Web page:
Celebrate The Ghost Festival In Taiwan

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Celebrate The Ghost Festival In Taiwan

Sunday, 16 June 2024 | Sharmila Chand

Celebrate The Ghost Festival In Taiwan

Sharmila Chand remembers her last supper with ghosts in Taiwan during The Ghost Festival !!

Tables are set up with plenty of colorfully packed gifts and eatables at every corner, especially in front of the temples. I observe the setting is uniform everywhere with two tables. However one table looks weaker in terms of goodies displayed. I ask and the reply leaves me quite aghast -

"One table with plenty of eatables and goodies is for spirits of our family, friends and ancestors and the other one is for our enemies' spirits."

Why I wonder ...

"We feed enemies spirits also so that they don't haunt or trouble us."

Even if I have my pulse racing the moment I hear the word 'ghost' , in Taiwan I had to show a brave front as I was there to attend 'The Ghost Festival.' And I landed on the first day of the Festival when the 'Ghost Gate' is opened.

During the Ghost month which falls on the seventh month of the Lunar calendar, they believe the spirits of the deceased return to meet and bless their loved ones. Hence the elaborate preparations to welcome their 'ying world' to the 'yang world' of the living.

But their feasting comes to an end on the 30th ie last day of the month and they must return to their ying world. Party is over, tables removed, 'Gate' closed until the following year!

In the middle of the celebrations, I kept wondering about the wandering spirits near me and the thought made me uneasy. But my local friends explained their philosophy and traditions very well. "According to our history, when people came to Taiwan, they faced several challenges in settling down. Some died homeless, with no one to take care of their last rites. It is believed their restless spirits started disturbing people hence the tradition of looking after their spirits, honouring 'brothers' as they were called and paying tributes to them started." That explaination helped my peace of mind. And I was back amidst the celebrations, lighting incense for the honourable spirits. Entertainment was full on with fancy dress parades, drumming troupes, folk operas, lion - parades, stilt walking and a lot more.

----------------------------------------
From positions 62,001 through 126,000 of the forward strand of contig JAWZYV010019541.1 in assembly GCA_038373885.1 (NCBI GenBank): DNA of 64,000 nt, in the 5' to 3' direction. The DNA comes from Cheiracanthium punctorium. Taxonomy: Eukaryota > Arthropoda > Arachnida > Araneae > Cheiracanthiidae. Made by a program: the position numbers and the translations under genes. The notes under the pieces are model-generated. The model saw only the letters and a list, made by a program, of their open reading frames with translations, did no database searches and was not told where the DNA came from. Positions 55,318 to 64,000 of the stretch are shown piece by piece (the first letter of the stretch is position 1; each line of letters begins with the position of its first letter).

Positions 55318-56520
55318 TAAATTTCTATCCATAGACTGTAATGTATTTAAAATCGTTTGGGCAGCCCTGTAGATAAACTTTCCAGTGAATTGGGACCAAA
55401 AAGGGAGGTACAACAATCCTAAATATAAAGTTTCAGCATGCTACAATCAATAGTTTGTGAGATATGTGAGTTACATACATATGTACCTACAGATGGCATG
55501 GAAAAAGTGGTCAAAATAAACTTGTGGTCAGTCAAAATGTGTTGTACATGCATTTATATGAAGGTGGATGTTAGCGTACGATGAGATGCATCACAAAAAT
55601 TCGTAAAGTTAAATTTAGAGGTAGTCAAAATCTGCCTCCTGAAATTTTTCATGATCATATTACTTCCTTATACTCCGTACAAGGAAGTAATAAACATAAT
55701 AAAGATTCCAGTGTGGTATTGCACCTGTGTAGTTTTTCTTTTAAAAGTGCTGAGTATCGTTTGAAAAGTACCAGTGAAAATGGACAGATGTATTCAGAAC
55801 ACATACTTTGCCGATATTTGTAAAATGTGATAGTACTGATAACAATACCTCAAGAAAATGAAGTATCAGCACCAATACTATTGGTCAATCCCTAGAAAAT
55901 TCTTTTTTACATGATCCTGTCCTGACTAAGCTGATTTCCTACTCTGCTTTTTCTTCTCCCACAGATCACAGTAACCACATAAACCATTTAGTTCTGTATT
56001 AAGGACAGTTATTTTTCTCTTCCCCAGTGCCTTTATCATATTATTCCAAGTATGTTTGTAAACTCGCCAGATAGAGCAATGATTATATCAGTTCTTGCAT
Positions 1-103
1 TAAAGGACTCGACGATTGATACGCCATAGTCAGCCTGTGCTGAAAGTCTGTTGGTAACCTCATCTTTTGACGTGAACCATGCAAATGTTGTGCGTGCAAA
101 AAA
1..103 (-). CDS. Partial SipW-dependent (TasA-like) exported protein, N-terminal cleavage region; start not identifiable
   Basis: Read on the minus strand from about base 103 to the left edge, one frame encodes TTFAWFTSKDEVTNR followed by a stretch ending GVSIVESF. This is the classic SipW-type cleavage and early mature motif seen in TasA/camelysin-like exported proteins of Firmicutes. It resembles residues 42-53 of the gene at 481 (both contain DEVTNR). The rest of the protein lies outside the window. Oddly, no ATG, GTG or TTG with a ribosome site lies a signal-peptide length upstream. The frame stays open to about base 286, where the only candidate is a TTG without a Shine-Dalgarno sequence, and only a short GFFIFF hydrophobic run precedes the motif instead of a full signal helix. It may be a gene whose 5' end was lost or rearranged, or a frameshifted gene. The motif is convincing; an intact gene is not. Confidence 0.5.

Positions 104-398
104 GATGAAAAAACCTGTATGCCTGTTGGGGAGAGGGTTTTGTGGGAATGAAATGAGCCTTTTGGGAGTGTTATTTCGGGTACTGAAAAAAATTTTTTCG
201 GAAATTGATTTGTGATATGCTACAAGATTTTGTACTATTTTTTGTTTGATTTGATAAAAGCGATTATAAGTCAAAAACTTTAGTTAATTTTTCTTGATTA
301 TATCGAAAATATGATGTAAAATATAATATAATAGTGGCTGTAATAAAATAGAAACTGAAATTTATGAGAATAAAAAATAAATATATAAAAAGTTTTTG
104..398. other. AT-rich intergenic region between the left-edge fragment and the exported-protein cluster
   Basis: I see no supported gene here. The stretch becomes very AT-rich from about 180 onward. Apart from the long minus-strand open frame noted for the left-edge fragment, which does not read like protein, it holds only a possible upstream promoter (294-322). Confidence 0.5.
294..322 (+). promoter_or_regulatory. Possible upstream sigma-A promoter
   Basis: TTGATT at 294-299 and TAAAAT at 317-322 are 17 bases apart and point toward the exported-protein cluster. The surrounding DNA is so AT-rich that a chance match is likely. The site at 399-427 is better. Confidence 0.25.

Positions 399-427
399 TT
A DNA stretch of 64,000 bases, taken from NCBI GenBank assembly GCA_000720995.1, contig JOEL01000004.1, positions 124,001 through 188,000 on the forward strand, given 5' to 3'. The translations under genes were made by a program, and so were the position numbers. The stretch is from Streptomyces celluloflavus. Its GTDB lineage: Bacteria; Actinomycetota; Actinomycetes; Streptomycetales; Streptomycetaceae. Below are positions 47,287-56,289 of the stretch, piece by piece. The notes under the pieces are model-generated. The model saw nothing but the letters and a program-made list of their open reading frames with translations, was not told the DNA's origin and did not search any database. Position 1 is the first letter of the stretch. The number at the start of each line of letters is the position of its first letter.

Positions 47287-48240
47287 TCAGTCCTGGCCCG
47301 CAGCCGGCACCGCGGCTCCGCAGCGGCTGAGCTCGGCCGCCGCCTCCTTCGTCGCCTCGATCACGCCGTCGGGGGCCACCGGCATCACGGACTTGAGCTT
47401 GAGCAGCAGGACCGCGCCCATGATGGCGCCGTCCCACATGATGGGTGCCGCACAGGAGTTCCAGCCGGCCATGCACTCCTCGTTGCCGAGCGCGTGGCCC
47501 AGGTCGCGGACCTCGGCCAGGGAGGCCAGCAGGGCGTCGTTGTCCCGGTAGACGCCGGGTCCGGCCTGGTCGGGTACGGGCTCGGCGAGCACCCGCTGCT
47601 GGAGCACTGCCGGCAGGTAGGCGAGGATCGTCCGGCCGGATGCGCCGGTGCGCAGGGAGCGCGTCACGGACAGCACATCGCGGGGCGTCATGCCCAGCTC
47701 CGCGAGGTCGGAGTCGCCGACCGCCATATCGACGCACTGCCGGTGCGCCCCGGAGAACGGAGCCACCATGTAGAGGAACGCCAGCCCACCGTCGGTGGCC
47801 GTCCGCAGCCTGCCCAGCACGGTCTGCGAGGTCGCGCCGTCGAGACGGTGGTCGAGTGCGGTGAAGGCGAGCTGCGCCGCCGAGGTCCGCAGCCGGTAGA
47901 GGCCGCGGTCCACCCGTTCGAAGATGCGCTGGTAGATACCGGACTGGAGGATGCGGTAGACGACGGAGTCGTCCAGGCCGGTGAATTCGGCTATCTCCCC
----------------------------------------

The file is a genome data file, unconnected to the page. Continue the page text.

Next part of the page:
Temples are the hub of all activities. They are all decked up with colorful pretty lanterns, buntings, bamboo trees,  plants and goodies. The air is festive amidst chanting, people lighting incense sticks and burning paper money .

'Celebrate Zongyuan' is written on top of the poles so that spirits can locate their address easily and not get lost!

The Grand Finale & Balle Balle

During the day, we saw locals were all rushing towards the Taipei County port of Keelung, the centre of spectacular extravaganza. When we reached it seemed the entire city had landed there, waiting for lion-parade, singing and dancing troupes, fireworks and a lot more activities. Salute to the President official ceremony and then three hour long delightful show appeasing visiting ancestors and the ghosts's spirits! Guess what, there was an Indian troupe too, singing and dancing to balle balle and that gave so much joy.